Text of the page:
Could I review Batman Begins? Of course I could! But would it be built upon the same pillars – no spoilers, managed expectations and a sense of perspective – that my usual reviews are? Unlikely. But I do like writing about it, and with it now being fifteen years old (wtf), it feels like a great time to revisit my retrospective.
Better writers have dissected the themes and characters of Nolan’s first Batman film. You don’t need someone else telling you that fear is core to it all. What I can do is share my history with the film and give some insight into my appreciation of it. Some rough math tells me I’ve seen the film at least thirty times, so we’re averaging out at every six months. Plenty of time to grow an appreciation of the things I love, and at least try and live with the parts that irk me.
Before anything else though, check out the posters released for this film. Absolute beauties, with the fourth adorning my bedroom wall for years.
By the time I found out that there was a new Batman film coming I’d started to read comics. From Year One to The Long Halloween, I’d now seen that there was a lot more to Batman than just Keaton and West. I was ready for something new. Discovering that the director of Insomnia and Memento (thank you Film Studies A/S!) was directing was extremely exciting! But where would I share this excitement?
The discovery of the Batman-On-Film forums provided me with a spoiler-free haven in which I could enjoy discussion and news. Ensconced in an online world I gained some of my first ‘online friends’ (some of who I still know today and are just ‘friends’). We pored over photos of the new Batmobile and Batsuit whilst marveling at the cast Nolan had assembled. I bet they were sick of me revelling in how I’d posited Bale as a great choice years before.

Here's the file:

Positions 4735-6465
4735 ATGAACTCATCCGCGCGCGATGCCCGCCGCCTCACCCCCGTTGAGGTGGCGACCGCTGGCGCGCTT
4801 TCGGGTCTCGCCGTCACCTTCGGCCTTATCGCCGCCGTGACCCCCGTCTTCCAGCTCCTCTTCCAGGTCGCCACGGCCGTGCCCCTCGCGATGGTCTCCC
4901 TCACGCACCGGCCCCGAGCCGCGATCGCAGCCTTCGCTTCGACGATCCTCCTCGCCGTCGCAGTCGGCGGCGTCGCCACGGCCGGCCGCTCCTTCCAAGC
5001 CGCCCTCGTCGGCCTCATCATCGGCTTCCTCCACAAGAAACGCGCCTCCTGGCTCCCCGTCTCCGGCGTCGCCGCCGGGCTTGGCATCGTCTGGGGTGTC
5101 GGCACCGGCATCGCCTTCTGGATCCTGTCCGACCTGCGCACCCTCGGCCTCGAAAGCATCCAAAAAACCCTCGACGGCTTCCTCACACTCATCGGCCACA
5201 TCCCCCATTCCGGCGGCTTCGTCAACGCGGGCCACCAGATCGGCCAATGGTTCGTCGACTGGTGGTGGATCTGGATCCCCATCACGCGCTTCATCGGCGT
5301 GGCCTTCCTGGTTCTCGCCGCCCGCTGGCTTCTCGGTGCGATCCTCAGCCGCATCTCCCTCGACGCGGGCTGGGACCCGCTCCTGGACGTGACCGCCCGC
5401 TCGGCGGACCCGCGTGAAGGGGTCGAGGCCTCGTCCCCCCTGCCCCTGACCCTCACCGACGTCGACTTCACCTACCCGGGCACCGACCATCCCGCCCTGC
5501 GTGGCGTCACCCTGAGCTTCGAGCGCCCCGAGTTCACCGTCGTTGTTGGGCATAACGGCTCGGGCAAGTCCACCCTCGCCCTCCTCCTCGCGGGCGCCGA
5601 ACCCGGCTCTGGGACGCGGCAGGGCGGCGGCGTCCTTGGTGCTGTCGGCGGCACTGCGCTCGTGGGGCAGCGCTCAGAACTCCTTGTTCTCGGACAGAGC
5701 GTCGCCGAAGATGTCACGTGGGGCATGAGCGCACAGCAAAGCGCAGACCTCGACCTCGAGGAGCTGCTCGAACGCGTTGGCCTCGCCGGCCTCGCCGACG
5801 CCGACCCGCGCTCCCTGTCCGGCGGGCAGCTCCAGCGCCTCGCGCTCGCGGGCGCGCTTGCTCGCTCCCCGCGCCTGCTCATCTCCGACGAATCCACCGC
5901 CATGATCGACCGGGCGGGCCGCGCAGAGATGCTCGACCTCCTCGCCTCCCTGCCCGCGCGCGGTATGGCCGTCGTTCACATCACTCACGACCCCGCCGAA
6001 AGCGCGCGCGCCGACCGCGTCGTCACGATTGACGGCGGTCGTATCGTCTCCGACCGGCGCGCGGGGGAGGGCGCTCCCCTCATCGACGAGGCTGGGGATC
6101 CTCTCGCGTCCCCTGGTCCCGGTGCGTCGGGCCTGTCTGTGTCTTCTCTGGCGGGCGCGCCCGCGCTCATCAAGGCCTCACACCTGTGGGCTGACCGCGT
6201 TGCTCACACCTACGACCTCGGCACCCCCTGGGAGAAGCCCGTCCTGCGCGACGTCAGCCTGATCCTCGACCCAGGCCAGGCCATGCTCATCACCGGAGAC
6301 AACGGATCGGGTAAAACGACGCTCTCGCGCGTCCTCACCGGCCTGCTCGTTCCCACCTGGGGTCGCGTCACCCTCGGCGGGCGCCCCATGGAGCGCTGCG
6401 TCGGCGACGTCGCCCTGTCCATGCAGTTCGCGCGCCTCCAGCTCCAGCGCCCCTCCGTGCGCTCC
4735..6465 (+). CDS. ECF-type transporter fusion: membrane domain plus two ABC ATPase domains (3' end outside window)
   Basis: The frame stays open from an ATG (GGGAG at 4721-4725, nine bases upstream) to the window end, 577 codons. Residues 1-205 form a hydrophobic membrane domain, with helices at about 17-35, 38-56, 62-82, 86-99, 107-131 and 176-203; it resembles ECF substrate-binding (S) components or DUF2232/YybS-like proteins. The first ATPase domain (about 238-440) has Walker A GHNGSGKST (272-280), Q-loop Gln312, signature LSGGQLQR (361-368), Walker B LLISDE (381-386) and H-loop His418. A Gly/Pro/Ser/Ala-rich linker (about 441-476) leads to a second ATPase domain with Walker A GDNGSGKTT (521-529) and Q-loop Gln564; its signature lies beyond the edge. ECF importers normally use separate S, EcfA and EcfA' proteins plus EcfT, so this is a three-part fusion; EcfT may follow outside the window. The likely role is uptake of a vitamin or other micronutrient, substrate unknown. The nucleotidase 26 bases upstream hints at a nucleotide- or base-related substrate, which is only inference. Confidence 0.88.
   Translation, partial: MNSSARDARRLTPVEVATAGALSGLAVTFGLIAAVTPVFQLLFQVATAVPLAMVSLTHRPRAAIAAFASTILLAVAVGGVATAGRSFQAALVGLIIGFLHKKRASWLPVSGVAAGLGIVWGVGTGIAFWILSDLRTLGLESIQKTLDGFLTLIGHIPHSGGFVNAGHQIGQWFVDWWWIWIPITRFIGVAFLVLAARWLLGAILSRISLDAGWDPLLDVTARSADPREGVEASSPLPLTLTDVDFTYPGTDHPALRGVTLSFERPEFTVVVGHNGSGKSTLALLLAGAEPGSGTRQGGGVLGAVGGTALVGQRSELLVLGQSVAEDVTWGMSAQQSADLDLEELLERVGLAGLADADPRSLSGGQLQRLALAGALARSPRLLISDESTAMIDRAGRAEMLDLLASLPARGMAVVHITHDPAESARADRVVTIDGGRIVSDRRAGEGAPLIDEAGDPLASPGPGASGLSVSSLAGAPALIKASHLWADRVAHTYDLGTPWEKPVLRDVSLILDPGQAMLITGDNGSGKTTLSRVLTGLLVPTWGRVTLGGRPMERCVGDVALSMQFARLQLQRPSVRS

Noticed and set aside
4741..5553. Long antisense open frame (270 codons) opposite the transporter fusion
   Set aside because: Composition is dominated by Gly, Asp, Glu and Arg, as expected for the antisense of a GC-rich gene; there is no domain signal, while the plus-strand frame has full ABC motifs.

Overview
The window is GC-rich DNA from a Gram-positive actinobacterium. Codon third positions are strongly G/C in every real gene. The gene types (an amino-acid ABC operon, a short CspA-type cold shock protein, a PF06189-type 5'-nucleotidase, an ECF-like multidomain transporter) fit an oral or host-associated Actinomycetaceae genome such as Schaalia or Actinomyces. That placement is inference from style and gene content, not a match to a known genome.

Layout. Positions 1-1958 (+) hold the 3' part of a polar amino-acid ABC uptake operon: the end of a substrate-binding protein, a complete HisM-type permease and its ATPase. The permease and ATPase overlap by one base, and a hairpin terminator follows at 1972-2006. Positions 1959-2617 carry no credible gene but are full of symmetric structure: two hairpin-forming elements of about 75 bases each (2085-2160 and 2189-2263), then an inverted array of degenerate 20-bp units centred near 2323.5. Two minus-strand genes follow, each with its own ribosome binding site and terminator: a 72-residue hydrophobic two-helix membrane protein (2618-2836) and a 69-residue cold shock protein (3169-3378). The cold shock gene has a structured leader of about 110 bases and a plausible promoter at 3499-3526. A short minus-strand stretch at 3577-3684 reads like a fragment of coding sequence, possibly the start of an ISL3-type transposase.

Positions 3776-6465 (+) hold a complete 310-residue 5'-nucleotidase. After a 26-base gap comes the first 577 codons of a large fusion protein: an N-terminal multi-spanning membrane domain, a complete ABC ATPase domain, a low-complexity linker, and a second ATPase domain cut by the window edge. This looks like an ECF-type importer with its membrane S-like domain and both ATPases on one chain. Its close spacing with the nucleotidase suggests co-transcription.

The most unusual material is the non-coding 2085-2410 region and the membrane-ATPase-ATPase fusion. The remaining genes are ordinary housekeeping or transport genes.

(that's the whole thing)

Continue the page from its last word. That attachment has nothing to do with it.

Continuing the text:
An important thing to keep in mind is that reboots were not the common occurrence they are are now. Dark and gritty wasn’t the assumed position, and we hadn’t heard of the Avengers Initiative yet. We didn’t even have Facebook and Twitter! I knew there was space in this chest to love more than one incarnation of Batman. I knew there could be more out there.
Good thing to as this Batman, and just as importantly this Bruce Wayne, was and still is top notch. Violently interrogating Detective Flass but also charming secretaries into playing golf, I knew this was something special.
Crouching on rooftops, throwing batarangs and generally being really bloody intimidating, I was in awe of a legitimately scary Batman! There may be more comic accurate Batmen, but this one came with a fully realised world that made sense. A hyper-realistic ninja, I instantly adored everything from the thick-necked cowl to the high frequency gadget in the boot.
Then there’s Bruce Wayne. He doesn’t know what’s going on, he writes cheques he can cash but really shouldn’t, and he creates new pool areas. But he’s also determined, intelligent, handsome, and…well he’s completely jacked. That’s all the more impressive when you remember that Bale had become emaciated for his role in The Machinist and only had a few months to get into Bat-shape.
A guy who dresses up like a bat clearly has issues. Here though those issues are explained and explored; we know why this Bruce does what he does and we understand his approach. Being able to buy into Bruce is crucial to a good Batman story, and Bale fits the bill.